Friday, December 02, 2011

Abortion and cytotoxic drugs

One of the things on my conscience concerns abortion. I have always held strict opinions about it and would opt out of being concerned in any matter to do with it. The only grounds that I could see for abortion would be if the baby had little chance of surviving the pregnancy. To ask a prenant woman with an anencephalic child to wait 9 months to deliver a baby that would die immediately seems to me too cruel to contemplate.

There was one occasion when I was faced with this. A young married woman with polycythemia was being treated by me with hydoxyurea (hydroxycarbamide). She was taking this during the first trimester of her pregnancy. She came to me worried that the baby would be affected by the carcinogenic/teratogenic drug.

Now I have always taken the view that hydroxyurea is a safe drug from this respect, and have believed that it is safe to use this drug in young people. But it is a fact that patients with polycythemia do tend to develop acute leukemia after about 13 years follow up. My opinion is that this is part of the nature of the disease rather than because of hydroxyurea since sickle cell patients who receive hydroxyurea to increase their HbF production do not develop acute leukemia. (There are only 2 cases in the literature - probably a chance encounter.)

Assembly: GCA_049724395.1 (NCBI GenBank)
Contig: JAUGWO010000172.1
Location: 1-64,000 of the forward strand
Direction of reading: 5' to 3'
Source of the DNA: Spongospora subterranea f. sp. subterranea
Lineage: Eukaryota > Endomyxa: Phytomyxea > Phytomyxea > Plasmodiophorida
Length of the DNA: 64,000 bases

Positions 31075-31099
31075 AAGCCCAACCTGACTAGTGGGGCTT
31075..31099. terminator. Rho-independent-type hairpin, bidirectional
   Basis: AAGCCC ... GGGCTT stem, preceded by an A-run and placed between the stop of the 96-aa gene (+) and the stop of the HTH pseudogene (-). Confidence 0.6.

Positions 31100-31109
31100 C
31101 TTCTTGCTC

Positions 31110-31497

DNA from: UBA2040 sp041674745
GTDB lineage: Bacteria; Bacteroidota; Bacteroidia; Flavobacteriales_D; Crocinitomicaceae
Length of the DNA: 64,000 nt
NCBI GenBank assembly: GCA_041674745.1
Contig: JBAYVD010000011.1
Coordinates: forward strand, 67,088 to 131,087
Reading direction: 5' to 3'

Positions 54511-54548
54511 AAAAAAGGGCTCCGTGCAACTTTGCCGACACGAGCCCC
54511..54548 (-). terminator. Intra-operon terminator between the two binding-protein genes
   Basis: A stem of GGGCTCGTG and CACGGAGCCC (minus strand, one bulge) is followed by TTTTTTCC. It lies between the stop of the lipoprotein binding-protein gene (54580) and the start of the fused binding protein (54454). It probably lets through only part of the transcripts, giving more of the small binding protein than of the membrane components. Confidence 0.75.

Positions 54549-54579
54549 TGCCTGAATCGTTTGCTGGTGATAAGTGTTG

However I could not be absolutely sure. (On one occasion a patient of mine in this situation switched from hydroxyurea to venesection when she moved to a different part of the country and promptly had a severe stroke.) In the UK it is necessary for 2 doctors to sign a form to permit the abortion to go ahead. I could have passed the buck, but it was really my decision to make, and I signed the form - the only occasion that I have.

Now there is a report in JCO (2011; 29:2410-5) which suggests that I was right all along and could have refused with a clear conscience. (Well not exactly clear, because I would also have to deal with a weeping woman who was very frightened.) The Swedish Chronic Myeloproliferative Neoplasm Study Group has reported on 11039 patients and concluded that despite a 35 fold higher risk of patients with Myeloproliferative conditions developing MDS/AML, there is no higher risk for those who have only received hydroxyurea as chemotherapy. Of course, I am talking about carcinogenicity here not teratogenicity, but they tend to go together.

This was a judgment call that I may have got wrong.

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